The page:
The primary problem is that these solutions only look at one piece of the marketing puzzle in isolation, one at a time. For a while TV attribution became hot because advertisers wanted a better understanding of how TV drove traffic to their owned properties. Then they realized they really needed to understand and integrate everything else. These narrow solutions aren’t going to get that job done.
REX: We’ve been talking for a little while now and the situation seems a little grim for marketers looking to improve the ROI from their marketing mix. It seems like marketers find ourselves in the same position as John Wanamaker: We may have made some improvement, but it’s still hard to know what part of our advertising spend is being wasted. What have you found works for you?
MIKE: (LAUGH) Sorry. I didn’t mean to paint such a grim picture. There is hope for marketers, and tools we’ve found that help us find ways to maximize the business impact of marketing and prove that ROI to others in their organization that help determine marketing budgets – Usually the CEO and CFO. Because of the inherent limitations of the usual complicated mix of solutions— Mix Modeling plus Attribution et al – some vendors have chosen to shift direction and develop more integrated approaches. These integrated solutions rely, not surprisingly, on data for individual consumers to model the impact that marketing and advertising have on the business in an integrated and detailed way. That approach provides the benefit of both strategic direction and tactical planning: How much to invest in each type of media coupled with ways to best match copy, creative and messaging for specific online and offline publishers, and the most impactful placements for each ad content. That optimization typically generates an additional 25% improvement in the impact of marketing.
My advice for those seeking a competitive advantage in the marketplace is to find a partner who has taken a different tack. You really want someone who is leveraging this individual-level, person-centric consumer data to simultaneously solve the challenges of Marketing Mix and Attribution short-comings and deliver a comprehensive view into the performance of your marketing mix. They need to have a proven solution.
You’ll want a vendor who can give insight into how much you should spend in each media type, but also provide for a granularity of results and speed that has immediate tactical benefit in optimizing creative, publishers, placements, titles, etc. in near-real time.
You need to make sure, as well, that the two results—MMM and Attribution, are derived from the same data and cover all channels and always agree.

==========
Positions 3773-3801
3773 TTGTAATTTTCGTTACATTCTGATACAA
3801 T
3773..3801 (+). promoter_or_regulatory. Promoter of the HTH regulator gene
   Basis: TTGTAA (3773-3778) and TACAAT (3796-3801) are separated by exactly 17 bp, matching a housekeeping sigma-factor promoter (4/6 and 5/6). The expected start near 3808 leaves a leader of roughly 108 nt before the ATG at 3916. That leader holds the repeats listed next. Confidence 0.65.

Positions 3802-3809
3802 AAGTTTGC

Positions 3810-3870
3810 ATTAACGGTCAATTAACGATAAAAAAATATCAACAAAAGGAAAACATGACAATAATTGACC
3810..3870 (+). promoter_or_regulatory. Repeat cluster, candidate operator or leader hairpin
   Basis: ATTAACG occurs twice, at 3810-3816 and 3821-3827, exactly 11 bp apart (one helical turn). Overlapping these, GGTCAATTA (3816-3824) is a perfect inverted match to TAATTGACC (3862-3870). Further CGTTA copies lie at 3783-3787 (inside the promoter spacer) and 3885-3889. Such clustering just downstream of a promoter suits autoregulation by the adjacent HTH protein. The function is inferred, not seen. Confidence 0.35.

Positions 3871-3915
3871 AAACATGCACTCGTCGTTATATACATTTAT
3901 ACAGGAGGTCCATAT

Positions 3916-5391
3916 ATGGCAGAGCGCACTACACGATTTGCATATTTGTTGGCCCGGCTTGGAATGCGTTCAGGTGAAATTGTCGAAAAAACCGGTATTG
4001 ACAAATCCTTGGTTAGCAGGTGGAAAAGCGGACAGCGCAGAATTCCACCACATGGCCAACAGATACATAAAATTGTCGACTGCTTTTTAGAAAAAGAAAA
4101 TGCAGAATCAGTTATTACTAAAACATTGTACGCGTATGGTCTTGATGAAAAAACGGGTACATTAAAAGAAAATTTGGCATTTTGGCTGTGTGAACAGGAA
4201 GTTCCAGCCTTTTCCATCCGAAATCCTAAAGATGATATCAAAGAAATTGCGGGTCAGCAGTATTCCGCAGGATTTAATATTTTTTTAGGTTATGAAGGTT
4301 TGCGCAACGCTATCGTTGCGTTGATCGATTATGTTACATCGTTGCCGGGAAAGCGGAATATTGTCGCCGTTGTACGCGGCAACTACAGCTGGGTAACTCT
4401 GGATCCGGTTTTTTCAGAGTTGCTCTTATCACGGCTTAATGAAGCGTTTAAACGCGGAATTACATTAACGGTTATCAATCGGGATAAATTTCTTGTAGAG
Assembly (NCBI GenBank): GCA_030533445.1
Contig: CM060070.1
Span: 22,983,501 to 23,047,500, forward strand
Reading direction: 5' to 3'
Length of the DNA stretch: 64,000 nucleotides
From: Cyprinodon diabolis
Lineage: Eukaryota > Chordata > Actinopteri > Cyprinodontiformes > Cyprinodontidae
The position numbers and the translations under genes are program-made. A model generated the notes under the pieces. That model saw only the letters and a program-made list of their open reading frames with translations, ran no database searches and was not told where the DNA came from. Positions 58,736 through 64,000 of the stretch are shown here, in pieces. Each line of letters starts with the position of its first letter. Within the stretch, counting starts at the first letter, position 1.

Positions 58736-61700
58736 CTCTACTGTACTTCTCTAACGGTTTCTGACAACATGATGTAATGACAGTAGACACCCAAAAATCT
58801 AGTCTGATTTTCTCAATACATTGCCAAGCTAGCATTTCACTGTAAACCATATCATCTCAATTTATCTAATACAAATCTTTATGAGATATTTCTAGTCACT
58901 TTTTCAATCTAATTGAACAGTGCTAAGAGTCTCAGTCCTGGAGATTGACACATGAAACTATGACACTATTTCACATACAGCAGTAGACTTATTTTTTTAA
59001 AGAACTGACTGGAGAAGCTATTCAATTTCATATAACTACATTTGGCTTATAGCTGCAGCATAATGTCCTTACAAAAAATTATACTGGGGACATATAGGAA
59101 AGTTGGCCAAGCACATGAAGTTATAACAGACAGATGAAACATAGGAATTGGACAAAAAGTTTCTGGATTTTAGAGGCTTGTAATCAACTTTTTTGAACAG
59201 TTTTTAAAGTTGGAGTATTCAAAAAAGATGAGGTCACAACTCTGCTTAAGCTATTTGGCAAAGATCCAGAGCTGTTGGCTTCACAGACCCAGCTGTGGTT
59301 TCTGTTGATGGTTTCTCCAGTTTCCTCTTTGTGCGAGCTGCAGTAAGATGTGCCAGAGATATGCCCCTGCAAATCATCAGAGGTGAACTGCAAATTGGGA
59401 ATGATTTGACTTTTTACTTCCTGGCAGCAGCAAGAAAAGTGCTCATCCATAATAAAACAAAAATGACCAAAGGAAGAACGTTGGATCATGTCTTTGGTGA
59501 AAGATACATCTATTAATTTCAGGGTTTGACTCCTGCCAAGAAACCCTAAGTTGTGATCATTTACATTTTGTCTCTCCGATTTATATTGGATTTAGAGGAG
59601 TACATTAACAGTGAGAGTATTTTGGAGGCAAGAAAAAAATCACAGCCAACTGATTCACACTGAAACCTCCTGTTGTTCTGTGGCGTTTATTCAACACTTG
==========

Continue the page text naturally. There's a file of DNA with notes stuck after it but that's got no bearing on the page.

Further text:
Another benefit of that approach in new solutions is their ability, because they are using individual-specific data, to model the impacts that Sales and Marketing have on Brand metrics, and how those shifts then impact Sales. This was a big deal at Citibank, where we always struggled to find evidence of the impact of brand spending.
REX: So, there is hope. But why not just hand it over to your ad agency to take care of this measurement mess?
MIKE: There are two reasons: First, clients don’t want agencies to measure their own work. According to a recent survey by the ANA, over 90% of marketers indicated that they prefer independent, 3rd party measurement.
Second, independent measurements bring credibility and insight to agency performance. For example, when agencies share performance metrics with a client marketer that show a campaign failed to hit an ROI goal, that data is seen as more believable. The agency gains credibility sharing the bad news. However, when agencies present data that show successful efforts exceeding ROI goals, clients are more often skeptical. The metrics that show their good work are discounted by a skeptical marketer that sees the metrics as self-serving to the agency.
The most important partner to a good agency is independent measurement. Advertisers shouldn’t want, and the smart ones never want, their agencies to measure their own work. That’s why most agencies no longer push their own mix modeling capabilities--advertisers want an independent assessment.
REX: Thanks for taking the time today to share your insights. Is there anything you’d like to add?
MIKE: Thank you, Rex. Today’s marketers need a new approach that leverages more reliable person-level data to do the things that Marketing Mix Models and Attribution attempted. These new tools need to deliver person-centric insights, derived from a single set of data, quickly and reliably to drive higher levels of marketing performance. Simultaneously solving the strategic issue of how to best allocate budget, and the tactical issues of how best to invest within each channel, matching each spot with the best publisher and placement, marketers gain a competitive advantage in today’s crowded and fast-moving marketplace
About the speakers:
Rex Briggs founded Marketing Evolution in 2000 and currently serves as the company’s CEO. Rex is known as one of the world’s leading experts in marketing ROI measurement and optimization technologies. His expertise derives from direct experience measuring and improving the performance of a wide range of marketing programs for more than 100 Fortune 500 marketers. He is also the best-selling author of “SIRFs-Up – How Algorithms and Software are Changing the Face of Marketing.”
Mike Eichorst has over 30 years’ experience applying analytic techniques in banking to maximize the business impact of their investments in marketing and advertising. That has included roles as Strategic Planning Executive and Head of Analytics for the Chase Credit Card Business, and head of Marketing Analytics for Branch Banking, Personal Banking, Home Equity, Mortgage, and Wealth Management. He pioneered the use of Market Mix Modeling at Chase, TIAA-CREF, and at Citibank.